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Go-Teach all Nations.-Matt. xxviii. 19.
NEW-YORK, JANUARY, 1827.
By BAXTER DICKINSON, A. M.
THE DAY OF PENTECOST.
ACTS ii. 1.-And when the day of Pentecost was fully come, they were all with one accord in one place..
THE Pentecost was an annual religious festival of the Jews, designed to commemorate the promulgation of the law from Mount Sinai. It was instituted fifty days after Israel's deliverance from Egyptian bondage:
-a circumstance from which it seems to have derived its name. And it is worthy of notice, that the Pentecost alluded to in the text, was on the Sabbath-fifty days from the resurrection of Christ.
Perhaps few pages of the sacred history can afford the believer either more satisfaction or profit, than the one which exhibits the events of that memorable day.
After glancing at those events, we shall be prepared to contemplate some of the important instruction they afford.
The hundred and twenty disciples were assembled, for prayer and religious conference. And the twelve were doubtless expecting a speedy fulfilment of their Lord's promise, that they should be endued with power from on high. Suddenly there came a sound from heaven, as of a rushing mighty wind; and there appeared unto them cloven tongues, like as of fire, which rested upon each of them. Immediately they were all filled with the Holy Ghost, and began to speak in languages with which they had previously been unacquainted. These facts being published through Jerusalem, drew around them crowds of astonished hearIn this multitude were men from at least sixteen different countries or provinces, and of as many different languages or dialects. The disci
ples addressed the whole, in their varied tongues, on the great subject of salvation.
Some seem to have been satisfied as to the reality of the miracle, and yet in doubt as to the design of it. And they said one to another; What meaneth this? Others, in a spirit of stubborn unbelief and of malice, ridiculed the whole, and pronounced the disciples intoxicated.
But the disciples were not to be silenced by ridicule. In God they felt strong. Peter standing up with the eleven, addressed the multitude with calmness, with plainness, and power. He showed, that the events they now witnessed were in perfect accordance with prophecy; were in fact an exact fulfilment of a prediction of the prophet Joel. He then proceeded to charge upon them the crime of murdering the Son of God; and to bear public testimony to His resurrection, and His exaltation to the right hand of God's throne. Him, being delivered by the determinate counsel and foreknowledge of God, ye have taken, and by wicked hands have crucified and slain. This Jesus hath God raised up; whereof we all are witnesses. Therefore, being by the right hand of God exalted, and having received of the Father the promise of the Holy Ghost, he hath shed forth this which ye now see and hear. Therefore, let all the house of Israel know assuredly, that God hath made that same Jesus, whom ye have crucified, both Lord and Christ.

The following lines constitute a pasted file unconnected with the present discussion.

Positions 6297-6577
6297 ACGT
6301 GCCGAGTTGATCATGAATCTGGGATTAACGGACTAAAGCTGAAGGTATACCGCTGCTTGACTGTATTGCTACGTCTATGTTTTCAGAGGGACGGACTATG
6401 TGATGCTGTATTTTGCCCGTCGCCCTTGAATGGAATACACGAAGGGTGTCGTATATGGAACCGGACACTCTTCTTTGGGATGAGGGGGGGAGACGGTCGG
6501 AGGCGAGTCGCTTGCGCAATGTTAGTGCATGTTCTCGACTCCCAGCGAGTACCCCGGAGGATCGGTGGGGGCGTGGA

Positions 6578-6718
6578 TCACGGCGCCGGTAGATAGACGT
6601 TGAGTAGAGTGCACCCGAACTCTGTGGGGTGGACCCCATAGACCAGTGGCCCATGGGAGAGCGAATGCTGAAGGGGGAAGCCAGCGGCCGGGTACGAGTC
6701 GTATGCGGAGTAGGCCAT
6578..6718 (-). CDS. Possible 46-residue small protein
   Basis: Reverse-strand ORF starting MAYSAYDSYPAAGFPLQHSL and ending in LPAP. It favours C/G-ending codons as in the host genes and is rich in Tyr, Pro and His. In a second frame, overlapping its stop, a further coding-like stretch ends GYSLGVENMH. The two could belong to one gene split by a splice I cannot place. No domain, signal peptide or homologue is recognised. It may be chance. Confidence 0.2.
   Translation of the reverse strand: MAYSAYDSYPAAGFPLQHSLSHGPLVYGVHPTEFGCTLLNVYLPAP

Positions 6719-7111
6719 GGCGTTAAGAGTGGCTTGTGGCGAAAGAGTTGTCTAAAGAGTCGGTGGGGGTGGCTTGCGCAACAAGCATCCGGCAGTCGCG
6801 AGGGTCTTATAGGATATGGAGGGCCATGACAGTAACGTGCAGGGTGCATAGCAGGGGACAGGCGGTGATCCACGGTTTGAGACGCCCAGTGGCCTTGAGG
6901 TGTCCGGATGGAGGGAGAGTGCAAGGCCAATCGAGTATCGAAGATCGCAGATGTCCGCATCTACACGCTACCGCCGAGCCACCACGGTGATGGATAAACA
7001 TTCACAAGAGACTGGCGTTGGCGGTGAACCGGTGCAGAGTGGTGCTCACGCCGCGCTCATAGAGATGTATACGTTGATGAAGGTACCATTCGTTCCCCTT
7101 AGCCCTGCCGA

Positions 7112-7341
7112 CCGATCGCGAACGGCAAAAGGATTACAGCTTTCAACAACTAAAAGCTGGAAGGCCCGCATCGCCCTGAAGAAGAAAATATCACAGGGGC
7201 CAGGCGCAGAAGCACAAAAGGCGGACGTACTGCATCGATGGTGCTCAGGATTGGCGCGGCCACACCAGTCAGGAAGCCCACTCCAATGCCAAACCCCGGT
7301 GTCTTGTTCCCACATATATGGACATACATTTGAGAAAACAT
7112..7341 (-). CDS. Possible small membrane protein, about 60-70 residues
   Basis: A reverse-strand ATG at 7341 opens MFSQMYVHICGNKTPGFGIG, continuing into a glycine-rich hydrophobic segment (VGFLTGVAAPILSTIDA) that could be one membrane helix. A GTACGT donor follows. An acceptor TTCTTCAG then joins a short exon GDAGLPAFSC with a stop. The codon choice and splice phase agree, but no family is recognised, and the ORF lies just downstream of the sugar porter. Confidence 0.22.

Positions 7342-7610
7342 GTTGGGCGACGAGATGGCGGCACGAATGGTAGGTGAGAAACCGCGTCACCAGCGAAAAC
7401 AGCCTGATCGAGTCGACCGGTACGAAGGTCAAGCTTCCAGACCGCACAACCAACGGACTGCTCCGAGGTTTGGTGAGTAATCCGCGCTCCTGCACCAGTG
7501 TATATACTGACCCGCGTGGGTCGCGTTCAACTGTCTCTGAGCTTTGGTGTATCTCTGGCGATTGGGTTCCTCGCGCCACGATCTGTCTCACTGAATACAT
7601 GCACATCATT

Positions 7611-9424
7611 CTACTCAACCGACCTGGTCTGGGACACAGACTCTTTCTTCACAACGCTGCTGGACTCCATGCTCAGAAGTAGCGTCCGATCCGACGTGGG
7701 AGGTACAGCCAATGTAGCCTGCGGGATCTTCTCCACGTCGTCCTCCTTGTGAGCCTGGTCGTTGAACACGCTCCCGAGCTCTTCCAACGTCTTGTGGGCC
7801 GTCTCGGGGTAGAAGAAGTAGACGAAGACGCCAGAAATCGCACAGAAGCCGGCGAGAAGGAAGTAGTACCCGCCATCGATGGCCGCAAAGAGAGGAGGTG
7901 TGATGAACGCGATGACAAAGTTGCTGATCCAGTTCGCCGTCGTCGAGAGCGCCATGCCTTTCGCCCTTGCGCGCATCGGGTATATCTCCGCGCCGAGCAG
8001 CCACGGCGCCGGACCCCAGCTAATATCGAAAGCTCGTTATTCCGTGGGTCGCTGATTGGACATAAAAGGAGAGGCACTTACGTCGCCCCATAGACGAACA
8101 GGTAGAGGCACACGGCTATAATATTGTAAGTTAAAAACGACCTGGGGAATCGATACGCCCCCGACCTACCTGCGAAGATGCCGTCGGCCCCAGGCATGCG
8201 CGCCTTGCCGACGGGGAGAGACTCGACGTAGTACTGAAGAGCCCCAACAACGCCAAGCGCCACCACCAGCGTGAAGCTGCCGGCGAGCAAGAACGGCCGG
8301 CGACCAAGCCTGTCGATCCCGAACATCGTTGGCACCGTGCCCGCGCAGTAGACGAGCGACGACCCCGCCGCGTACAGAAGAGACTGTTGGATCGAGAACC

This plain and bold address, carried to the conscience and heart by an omnipotent Spirit, was overwhelming. The voice of derision was hushed. And on every side broke forth the momentous inquiry, Men and brethren, what shall we do? Taught by the Holy Ghost, the apostle urged at once the duty of repentance; and encouraged even the chief of sinners to hope for forgiveness, by a reference to the gracious promises of God. The result was that on that day, three thousand were added to the disciples of the Lord Jesus.
Such was the day of Pentecost; such the triumphant entrance of apostles on the great work of evangelizing the world. We are now,
TO CONTEMPLATE SOME OF THE IMPORTANT INSTRUCTION, WHICH
THE CIRCUMSTANCES OF THAT OCCASION AFFORD.
1. In the occurrences of the day of Pentecost, we discover evidence of A SPECIAL DIVINE INFLUENCE.
The idea is too prevalent, that the agency of the Supreme is only of a general character. It is denied, that he imparts any important influence at one time more than at another. It is supposed, in a word, that the re
pentance and salvation of sinners are brought about, independently of any direct agency on the part of God.
Such views are manifestly at variance with the general testimony of the Bible, and very pointedly discountenanced by the page before us. Through the whole chain of events here detailed, we perceive clear evidence of God's special agency. Such evidence is furnished by the fact, that the apostle were instantaneously endued with extraordinary gifts of speech. They spake with other tongues, as the Spirit gave them
Most convincing evidence of a special divine influence is found, also, in the effects produced upon the day of Pentecost. Prejudices the most violent were overcome. Hostility to the Christian faith the most rancorous was allayed An important revolution was effected in the character and conduct of three thousand. And the only visible means of producing those astonishing effects, was the plain preaching of the apostles. Independently of divine aid, they spake, too, under very peculiar disadvantages. They had none of the accomplishments of learning, and none of the influence of wealth and rank. They were regarded as a company of unenlightened and deluded adherents to a system of religious heresy. By many they were pitied. By more they were despised. The violence of malignant feeling, which led to the crucifixion of their Lord, had not yet subsided; and they also were in danger of a similar martyrdom. At the same time they inculcated a religion directly at variance with the natural disposition and established prejudices of their hearers.
Contemplating, therefore, the effects produced under such circumstances, we can rationally account for them, only by admitting that the special agency of God was concerned. And those effects, corroborated as they have since been by the experience of millions turned from darkness to light, furnish invincible proof, that there is a secret divine influence sometimes over the soul of man, which gives to the Gospel of truth a convincing and transforming power. An influence it is, with which stands connected the salvation of the rebellious. And it is imparted or withheld according to the sovereign pleasure of Him who governs in the heavens.